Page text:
Expertise aimed at arranging a surrogacy should be welcomed
When it comes to surrogacy, reproductive legislation should be amended to welcome the involvement of those with specialized training and expertise in managing the relationships between surrogates and intended parents, says Toronto fertility law lawyer Sara Cohen.
In a recent article for Creating Families, the magazine of the Infertility Awareness Association of Canada, Cohen says the Assisted Human Reproduction Act’s prohibition on “paying or accepting consideration for arranging for the services of a surrogate mother” does more harm than good. Read Creating Families Article
While all provinces and territories have laws that prohibit, in effect, buying children through adoption, for example, Cohen notes that it is legal for adoptive parents to pay an adoption agency for the costs incurred in arranging the adoption.
“The fact that it is illegal to pay to adopt a baby doesn’t make it illegal to pay an agency or a licensee to arrange the adoption,” she says.
In contrast, those who accept compensation or pay to arrange the services of a surrogate mother in Canada could potentially face severe criminal sanctions.
“It is unclear what good exists in the current prohibition on providing or accepting consideration for arranging the services of a surrogate mother. It is even more unclear as to why such an action warrants a sentence of up to ten years in jail and/or a fine of $500,000,” she explains.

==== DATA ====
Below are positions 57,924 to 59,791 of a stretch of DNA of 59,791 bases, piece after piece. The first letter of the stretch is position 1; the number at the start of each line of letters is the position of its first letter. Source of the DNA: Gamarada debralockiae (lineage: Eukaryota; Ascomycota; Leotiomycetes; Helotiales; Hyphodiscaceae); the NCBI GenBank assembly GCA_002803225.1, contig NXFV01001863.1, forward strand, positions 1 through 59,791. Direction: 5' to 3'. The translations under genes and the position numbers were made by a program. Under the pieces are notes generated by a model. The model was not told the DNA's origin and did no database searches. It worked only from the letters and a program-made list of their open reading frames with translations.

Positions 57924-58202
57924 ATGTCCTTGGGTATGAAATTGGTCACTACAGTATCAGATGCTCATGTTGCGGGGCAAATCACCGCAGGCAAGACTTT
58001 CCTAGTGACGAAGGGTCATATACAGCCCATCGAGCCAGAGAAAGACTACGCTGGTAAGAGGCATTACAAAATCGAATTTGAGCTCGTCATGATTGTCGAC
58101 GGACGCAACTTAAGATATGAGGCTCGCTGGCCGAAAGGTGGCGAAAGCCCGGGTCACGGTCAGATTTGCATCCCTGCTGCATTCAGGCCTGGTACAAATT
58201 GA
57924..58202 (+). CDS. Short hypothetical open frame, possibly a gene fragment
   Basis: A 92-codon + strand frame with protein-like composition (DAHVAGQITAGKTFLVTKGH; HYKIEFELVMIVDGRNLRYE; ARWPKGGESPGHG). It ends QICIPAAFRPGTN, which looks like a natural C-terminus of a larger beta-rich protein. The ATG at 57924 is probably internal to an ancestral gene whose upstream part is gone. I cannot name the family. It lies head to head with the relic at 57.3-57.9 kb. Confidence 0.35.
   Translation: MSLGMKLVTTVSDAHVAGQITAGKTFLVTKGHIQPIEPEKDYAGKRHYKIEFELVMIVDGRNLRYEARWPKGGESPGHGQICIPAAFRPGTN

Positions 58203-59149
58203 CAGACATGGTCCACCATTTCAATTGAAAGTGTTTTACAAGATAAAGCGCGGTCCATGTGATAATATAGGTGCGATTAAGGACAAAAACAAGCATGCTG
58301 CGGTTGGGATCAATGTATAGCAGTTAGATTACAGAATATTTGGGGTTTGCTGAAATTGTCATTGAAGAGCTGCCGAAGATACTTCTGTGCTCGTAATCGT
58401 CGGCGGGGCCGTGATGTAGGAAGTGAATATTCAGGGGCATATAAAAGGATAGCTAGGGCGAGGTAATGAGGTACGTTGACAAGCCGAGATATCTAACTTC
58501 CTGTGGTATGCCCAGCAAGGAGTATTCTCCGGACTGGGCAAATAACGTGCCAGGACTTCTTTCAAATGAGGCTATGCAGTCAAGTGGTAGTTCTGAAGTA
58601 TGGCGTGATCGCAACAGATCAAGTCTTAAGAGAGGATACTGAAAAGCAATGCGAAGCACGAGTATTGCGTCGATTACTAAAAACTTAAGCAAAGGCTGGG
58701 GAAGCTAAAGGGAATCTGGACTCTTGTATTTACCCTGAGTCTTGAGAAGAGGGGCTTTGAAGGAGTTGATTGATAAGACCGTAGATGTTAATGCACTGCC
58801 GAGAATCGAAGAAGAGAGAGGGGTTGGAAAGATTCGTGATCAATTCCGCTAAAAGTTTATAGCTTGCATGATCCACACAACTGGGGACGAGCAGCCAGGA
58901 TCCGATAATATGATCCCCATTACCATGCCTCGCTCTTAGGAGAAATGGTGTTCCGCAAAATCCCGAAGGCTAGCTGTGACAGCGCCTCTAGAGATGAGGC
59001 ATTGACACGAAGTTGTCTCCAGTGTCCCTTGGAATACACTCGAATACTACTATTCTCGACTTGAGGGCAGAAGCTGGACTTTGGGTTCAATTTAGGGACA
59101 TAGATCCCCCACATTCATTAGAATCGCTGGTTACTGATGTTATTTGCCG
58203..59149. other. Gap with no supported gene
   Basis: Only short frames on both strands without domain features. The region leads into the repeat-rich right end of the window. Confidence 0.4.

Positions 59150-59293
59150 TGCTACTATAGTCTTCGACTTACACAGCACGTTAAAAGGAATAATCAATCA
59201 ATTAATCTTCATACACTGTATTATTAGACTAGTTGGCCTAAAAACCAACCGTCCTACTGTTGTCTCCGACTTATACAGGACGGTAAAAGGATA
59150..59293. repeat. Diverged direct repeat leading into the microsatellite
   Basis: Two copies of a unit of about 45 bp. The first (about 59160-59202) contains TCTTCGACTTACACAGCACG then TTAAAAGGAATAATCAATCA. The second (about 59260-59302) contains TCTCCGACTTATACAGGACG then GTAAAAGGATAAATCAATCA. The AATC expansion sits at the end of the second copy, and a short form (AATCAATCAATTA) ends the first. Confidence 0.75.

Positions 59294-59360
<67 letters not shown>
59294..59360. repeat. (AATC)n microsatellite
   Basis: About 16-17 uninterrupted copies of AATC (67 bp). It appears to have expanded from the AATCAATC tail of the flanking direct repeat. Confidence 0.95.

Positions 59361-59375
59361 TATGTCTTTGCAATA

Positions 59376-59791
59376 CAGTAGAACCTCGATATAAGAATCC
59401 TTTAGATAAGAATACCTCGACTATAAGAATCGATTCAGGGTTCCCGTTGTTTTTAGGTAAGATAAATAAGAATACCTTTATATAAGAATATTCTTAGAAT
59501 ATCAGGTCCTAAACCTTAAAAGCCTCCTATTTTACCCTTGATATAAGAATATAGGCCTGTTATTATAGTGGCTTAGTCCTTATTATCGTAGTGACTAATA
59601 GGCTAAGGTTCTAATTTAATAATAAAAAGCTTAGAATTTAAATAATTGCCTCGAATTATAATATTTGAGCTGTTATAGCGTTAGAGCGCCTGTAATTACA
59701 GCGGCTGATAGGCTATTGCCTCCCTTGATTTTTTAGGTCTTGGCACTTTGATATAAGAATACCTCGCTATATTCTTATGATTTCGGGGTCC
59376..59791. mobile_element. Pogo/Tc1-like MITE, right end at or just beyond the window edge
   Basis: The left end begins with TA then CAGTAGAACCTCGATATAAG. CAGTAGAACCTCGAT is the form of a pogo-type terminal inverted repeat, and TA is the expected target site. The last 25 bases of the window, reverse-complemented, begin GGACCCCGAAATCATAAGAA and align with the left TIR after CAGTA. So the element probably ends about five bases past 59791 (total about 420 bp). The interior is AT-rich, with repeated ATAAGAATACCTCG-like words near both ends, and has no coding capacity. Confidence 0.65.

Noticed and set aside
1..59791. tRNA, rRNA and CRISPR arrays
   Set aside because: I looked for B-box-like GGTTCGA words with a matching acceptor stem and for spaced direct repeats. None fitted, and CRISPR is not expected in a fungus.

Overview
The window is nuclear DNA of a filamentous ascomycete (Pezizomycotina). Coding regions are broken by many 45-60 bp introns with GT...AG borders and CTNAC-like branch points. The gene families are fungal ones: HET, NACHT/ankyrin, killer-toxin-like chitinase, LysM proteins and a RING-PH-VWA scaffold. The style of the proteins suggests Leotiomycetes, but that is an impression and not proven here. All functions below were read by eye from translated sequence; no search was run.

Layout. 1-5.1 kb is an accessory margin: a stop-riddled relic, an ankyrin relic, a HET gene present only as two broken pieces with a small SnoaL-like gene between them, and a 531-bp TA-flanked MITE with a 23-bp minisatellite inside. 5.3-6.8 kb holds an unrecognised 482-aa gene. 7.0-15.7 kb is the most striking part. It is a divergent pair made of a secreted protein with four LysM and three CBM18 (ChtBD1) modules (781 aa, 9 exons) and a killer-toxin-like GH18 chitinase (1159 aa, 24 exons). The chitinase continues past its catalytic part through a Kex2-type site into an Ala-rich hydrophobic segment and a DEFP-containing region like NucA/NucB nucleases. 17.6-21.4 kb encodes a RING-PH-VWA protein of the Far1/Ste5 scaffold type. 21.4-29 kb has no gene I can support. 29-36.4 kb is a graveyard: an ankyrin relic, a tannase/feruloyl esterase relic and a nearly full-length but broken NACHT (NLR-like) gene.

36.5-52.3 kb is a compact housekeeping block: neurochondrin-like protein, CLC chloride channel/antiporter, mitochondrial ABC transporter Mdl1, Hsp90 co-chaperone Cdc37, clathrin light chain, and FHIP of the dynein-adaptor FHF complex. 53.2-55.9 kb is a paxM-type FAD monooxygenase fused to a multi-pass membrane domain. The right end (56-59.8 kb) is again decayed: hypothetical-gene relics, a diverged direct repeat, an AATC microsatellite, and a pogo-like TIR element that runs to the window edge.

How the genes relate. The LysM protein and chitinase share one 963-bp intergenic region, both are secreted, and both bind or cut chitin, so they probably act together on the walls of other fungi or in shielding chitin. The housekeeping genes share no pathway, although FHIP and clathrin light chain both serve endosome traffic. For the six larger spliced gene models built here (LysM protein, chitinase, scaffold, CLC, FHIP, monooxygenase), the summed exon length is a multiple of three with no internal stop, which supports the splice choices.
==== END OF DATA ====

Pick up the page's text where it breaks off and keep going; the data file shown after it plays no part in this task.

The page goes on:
“We do not expect birth parents and adoptive parents to have the tools, expertise, resources or objectivity to be able to find each other or choose the best “match” alone. Similarly, we ought not have these unreasonable expectations for intended parents and surrogate mothers,” she adds.
There are significant benefits to creating a licensing scheme whereby potential surrogate mothers and potential intended parents could rely upon the knowledge, expertise and training of individuals to find each other, choose each other and work together, much like the services available for birth parents and adoptive parents, she says.
“How much safer, healthier and less fraught with power imbalance would surrogacy in Canada be if surrogate mothers and intended parents, like adoptive and birth parents, could work with licensed individuals who had acquired specialized training and expertise in dealing with the complicated relationships involved in surrogacy?” asks Cohen.
“The relevant legislation ought to be amended to welcome, instead of potentially criminalize, the support and involvement of people who have specialized training, education, knowledge and expertise in managing the relationships between surrogates and intended parents, including helping these people find each other and choose the best match, that will make the surrogacy experience the healthiest it can be,” she adds.